A recent appeal brought before the Supreme Court of New South Wales questions whether a cleaner was negligent before a man slipped and fell in a wet spot at a shopping centre in Liverpool. The original judge had ordered that the individual was negligent and caused the plaintiffs injuries.
In December 2013, a man was walking in a shopping centre with his daughter when he slipped and fell on a large wet spot on the floor. The man then initiated proceedings against the centre's occupier as well as the cleaning services provider for the centre.
Shortly before the accident that day, it was revealed that two different cleaners had inspected the area where the man fell, but the second cleaner was found in the original trial to not have properly assessed the wet area where the man fell, which was an area of at least a metre. Thus, the initial judge found that the second cleaner's negligence caused the man's injuries and that the risk had been foreseeable.
In the recent appeal, the organisation that had provided cleaning services for the shopping centre brought into question the following two points:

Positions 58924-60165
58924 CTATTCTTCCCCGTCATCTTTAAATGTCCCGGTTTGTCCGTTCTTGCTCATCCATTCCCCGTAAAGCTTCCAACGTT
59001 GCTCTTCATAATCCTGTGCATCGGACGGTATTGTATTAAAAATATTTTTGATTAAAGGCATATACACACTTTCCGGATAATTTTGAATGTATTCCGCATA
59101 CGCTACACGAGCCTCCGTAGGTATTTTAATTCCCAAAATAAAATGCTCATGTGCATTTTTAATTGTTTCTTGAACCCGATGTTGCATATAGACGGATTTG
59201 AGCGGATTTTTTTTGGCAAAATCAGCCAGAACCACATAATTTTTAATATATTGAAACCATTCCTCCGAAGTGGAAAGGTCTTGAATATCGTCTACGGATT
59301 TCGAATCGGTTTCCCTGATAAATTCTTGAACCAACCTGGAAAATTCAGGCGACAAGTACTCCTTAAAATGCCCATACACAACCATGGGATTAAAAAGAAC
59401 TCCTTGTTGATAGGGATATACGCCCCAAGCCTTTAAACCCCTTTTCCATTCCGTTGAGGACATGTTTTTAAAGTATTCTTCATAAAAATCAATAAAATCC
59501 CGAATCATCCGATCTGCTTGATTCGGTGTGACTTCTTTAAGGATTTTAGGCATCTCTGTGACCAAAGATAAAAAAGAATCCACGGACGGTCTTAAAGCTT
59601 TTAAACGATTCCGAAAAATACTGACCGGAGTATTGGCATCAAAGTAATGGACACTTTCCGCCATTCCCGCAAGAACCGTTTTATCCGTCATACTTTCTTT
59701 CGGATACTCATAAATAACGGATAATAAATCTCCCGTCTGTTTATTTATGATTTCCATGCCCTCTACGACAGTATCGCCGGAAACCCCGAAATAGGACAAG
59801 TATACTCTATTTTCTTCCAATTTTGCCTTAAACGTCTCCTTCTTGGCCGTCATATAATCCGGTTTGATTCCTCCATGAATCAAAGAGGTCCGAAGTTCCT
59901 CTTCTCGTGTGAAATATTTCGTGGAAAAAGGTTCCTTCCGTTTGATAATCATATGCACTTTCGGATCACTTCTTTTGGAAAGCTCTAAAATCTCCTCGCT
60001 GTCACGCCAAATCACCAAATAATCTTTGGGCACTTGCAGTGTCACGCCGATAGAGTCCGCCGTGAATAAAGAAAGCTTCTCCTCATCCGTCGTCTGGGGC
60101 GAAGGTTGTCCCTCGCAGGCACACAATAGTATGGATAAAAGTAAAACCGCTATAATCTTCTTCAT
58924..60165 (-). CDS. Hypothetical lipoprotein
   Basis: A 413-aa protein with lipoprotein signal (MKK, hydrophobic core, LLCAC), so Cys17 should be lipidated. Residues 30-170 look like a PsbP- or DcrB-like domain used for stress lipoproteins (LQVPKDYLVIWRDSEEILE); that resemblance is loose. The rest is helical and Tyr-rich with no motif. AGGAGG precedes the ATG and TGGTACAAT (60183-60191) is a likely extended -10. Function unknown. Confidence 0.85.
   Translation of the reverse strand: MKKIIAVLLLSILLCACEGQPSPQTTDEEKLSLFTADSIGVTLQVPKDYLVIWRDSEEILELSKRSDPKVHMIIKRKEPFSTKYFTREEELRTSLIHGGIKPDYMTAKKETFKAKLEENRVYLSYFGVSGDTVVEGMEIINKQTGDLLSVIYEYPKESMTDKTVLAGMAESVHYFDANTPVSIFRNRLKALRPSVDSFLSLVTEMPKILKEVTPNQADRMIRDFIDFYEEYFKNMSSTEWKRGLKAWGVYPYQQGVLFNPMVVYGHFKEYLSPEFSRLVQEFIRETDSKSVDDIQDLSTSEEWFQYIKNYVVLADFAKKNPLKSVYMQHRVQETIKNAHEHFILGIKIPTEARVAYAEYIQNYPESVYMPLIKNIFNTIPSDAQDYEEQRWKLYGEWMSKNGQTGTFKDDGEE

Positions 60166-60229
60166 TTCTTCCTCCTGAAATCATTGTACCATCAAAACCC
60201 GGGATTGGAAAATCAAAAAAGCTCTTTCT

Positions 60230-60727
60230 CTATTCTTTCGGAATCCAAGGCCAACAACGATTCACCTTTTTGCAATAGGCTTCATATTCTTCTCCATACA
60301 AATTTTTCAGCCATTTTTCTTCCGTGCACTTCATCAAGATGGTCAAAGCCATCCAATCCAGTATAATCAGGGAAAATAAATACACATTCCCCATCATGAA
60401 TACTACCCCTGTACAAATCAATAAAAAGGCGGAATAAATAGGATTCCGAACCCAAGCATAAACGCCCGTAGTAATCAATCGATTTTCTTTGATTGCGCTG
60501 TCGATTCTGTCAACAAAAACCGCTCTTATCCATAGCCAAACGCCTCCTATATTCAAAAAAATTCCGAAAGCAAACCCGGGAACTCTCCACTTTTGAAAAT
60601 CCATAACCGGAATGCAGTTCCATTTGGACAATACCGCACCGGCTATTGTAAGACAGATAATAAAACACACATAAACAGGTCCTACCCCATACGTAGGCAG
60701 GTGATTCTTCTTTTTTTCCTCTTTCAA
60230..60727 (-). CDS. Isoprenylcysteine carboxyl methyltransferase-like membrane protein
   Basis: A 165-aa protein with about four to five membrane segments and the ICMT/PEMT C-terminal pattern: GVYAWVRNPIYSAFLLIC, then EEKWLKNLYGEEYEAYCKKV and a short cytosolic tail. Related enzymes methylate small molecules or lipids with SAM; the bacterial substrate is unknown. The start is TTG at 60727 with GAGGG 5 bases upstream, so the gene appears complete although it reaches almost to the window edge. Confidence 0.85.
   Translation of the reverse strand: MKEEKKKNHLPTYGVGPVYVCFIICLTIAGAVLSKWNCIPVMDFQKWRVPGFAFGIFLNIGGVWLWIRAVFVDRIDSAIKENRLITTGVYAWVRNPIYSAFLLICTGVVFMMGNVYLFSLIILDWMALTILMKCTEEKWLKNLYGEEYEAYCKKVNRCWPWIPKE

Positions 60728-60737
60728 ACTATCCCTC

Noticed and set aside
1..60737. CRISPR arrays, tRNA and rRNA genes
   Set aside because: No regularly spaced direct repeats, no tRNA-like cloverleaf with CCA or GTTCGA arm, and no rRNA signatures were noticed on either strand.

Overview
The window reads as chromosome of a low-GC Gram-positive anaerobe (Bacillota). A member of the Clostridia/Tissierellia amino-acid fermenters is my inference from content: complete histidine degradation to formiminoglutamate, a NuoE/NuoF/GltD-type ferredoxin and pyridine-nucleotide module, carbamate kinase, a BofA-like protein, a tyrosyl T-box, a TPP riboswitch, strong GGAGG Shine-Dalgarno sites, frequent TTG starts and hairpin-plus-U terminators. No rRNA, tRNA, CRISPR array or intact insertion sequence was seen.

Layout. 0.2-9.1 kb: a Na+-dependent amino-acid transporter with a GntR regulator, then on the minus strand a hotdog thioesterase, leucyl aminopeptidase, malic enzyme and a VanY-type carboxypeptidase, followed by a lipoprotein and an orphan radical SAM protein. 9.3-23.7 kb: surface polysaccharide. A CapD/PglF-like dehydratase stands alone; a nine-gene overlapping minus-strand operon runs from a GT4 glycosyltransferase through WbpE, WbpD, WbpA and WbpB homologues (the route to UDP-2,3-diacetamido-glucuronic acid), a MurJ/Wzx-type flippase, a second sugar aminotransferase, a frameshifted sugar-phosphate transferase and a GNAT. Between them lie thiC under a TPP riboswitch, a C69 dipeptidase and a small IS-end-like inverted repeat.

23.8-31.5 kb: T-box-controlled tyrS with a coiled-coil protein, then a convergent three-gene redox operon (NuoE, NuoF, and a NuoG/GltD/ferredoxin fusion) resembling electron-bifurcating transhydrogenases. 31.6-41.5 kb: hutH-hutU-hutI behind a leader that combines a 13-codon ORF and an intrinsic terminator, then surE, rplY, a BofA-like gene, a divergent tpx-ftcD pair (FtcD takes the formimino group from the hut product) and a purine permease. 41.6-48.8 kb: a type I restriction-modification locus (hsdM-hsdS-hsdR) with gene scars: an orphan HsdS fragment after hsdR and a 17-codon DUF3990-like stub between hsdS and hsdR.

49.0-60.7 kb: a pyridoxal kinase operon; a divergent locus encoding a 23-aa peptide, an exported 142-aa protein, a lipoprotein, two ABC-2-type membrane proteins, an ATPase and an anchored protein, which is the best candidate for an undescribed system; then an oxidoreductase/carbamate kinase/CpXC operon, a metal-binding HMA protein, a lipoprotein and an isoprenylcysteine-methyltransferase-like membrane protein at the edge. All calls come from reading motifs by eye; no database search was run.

The main finding was the fact that the second cleaner did not detect the wet patch did not mean that he had breached his duty, as a failure to find one particular hazard does not necessarily mean he did not take reasonable care in his job.
The judge ordered for the appeal to be allowed and for the original orders made by the primary judge to be set aside. The respondent's claim in the appeal (the man who fell) was dismissed, and he was ordered to pay the appellant's costs.
You may be eligible for public liability compensation if you have had an accident on a public or private property that was caused by negligence of another party. Our experienced lawyers offer free consultations at Gerard Malouf & Partners Compensation, Medical Negligence & Will Dispute Lawyers, so get in touch with us right away.